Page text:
Legal Info

Understanding the differences between being a student who receives services under special programs in high school and being a college student with a disability requires an understanding of the federal laws that govern each institution.

The Individuals with Disabilities Education Act (IDEA) of 1973 protects children from infancy to the age of 21. The Americans with Disabilities Act (ADA) of 1990 covers post-secondary students. Simply put, IDEA provides equal entitlement, and ADA provides equal access. Please refer to the chart below to compare the two laws.

Intent of Law
  • Free and appropriate public education
  • Least restrictive environment
  • Identification of children needing special education
  • Provision of education and related services
Ensures that no otherwise qualified person with a disability is denied access to, benefits of, or is subject to discrimination solely on the basis of disability
Who Is Covered Infants up to 21 years or upon graduation from high school All otherwise qualified* individuals who, with or without reasonable accommodations, meet the college’s standard admissions requirements and the demands of the standard academic curriculum
Definition of Disability There are 13 disability classifications defined (No listing of classifications of disabilities.) A person is defined as having a disability if he/she:
  • Has any physical or mental impairment which substantially limits one or more major life functions**
  • Has a history of such an impairment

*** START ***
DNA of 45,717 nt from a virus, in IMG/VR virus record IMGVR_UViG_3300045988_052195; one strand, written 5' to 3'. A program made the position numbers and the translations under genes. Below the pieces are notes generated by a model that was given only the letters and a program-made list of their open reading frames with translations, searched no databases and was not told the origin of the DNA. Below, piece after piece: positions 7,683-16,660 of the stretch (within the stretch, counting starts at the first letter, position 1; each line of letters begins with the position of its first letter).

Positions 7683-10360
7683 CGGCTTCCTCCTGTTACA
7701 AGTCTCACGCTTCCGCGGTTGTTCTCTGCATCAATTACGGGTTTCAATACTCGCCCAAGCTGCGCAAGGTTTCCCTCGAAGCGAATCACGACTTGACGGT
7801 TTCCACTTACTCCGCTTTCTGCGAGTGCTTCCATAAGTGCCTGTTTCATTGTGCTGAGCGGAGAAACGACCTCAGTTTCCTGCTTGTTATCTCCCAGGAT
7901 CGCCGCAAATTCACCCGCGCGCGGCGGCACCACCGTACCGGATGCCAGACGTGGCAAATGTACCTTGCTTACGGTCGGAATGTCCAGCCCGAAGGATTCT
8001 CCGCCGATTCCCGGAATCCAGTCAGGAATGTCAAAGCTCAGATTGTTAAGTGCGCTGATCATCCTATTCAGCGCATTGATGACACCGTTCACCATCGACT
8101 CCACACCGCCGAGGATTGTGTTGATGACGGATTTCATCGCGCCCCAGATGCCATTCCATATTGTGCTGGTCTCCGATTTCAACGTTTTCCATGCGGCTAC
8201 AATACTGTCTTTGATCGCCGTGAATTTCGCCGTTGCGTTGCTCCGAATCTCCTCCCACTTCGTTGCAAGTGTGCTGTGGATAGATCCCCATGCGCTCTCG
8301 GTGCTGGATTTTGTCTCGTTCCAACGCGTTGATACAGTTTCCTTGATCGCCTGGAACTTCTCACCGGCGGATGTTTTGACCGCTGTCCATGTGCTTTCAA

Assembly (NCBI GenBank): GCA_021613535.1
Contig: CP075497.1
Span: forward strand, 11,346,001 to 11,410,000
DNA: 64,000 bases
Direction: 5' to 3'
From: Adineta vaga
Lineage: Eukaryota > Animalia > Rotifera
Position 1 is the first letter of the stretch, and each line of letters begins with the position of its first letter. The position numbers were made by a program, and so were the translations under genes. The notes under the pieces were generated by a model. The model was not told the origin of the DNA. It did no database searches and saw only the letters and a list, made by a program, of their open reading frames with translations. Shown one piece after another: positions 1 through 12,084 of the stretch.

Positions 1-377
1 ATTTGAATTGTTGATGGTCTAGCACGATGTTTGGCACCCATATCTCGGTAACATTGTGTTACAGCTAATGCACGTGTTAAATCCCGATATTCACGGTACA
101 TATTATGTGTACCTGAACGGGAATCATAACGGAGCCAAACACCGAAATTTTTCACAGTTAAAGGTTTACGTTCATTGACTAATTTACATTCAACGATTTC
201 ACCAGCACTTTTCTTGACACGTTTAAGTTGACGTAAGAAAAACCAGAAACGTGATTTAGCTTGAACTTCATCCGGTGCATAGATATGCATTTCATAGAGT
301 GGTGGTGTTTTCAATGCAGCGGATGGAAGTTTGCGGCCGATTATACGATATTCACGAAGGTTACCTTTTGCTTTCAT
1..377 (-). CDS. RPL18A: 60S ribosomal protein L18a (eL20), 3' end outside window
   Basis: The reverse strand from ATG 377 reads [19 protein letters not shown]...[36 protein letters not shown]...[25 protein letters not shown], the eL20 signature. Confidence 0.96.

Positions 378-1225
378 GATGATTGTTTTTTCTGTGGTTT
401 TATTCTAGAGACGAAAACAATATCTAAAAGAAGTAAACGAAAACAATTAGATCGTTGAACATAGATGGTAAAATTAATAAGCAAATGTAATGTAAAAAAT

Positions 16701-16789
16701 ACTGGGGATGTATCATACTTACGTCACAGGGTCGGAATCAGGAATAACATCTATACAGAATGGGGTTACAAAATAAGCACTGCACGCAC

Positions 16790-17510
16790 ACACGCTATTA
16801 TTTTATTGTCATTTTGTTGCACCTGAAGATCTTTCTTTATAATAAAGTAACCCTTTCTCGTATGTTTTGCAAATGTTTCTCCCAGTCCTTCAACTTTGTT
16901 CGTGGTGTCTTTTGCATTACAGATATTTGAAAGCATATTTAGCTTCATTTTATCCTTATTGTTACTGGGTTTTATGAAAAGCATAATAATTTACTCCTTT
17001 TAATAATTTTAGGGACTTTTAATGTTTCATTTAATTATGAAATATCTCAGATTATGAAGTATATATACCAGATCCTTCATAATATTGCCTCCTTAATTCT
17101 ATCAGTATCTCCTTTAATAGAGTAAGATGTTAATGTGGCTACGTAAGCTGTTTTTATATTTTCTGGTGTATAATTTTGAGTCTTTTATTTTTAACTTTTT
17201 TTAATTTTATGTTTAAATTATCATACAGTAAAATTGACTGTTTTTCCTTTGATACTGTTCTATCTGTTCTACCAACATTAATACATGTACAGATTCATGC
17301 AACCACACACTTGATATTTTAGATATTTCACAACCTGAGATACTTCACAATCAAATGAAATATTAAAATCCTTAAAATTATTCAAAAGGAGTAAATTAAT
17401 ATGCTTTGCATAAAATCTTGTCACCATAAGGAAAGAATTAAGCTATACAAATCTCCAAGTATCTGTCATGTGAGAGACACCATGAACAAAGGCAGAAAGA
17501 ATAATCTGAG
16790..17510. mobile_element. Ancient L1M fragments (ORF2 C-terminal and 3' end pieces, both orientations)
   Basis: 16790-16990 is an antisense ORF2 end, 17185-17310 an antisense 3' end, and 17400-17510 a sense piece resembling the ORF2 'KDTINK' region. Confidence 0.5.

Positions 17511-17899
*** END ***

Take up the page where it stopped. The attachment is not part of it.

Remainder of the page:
• Is regarded as having such an impairment
Responsible for Identifying and Documenting Need School districts are responsible for:
  • Identifying students with disabilities
  • Providing educational and related services
  • Doing the above at no cost to the family
Students are responsible for:
  • Self-identification
  • Providing documentation of disability
  • Assisting in process of determining accommodations
  • Notifying the Accessibility Support Services staff of their disability
  • All costs (not the post-secondary institution)
Advocacy The parent or guardian is the primary advocate.At age 14, students are invited to participate in the development of their Individual Education Plan (IEP). Students must advocate for themselves.The Family Educational Rights Privacy Act (FERPA) guarantees student confidentiality. Conversations with parents regarding confidential information without the student’s written consent is illegal.

*Qualified individual with a disability is an individual with a disability who satisfies the requisite skill, experience... and who, with or without, reasonable accommodation, can perform the essential functions.

**Major life functions mean activities such as caring for oneself, performing manual tasks, walking, seeing, hearing, speaking, breathing, learning, and working.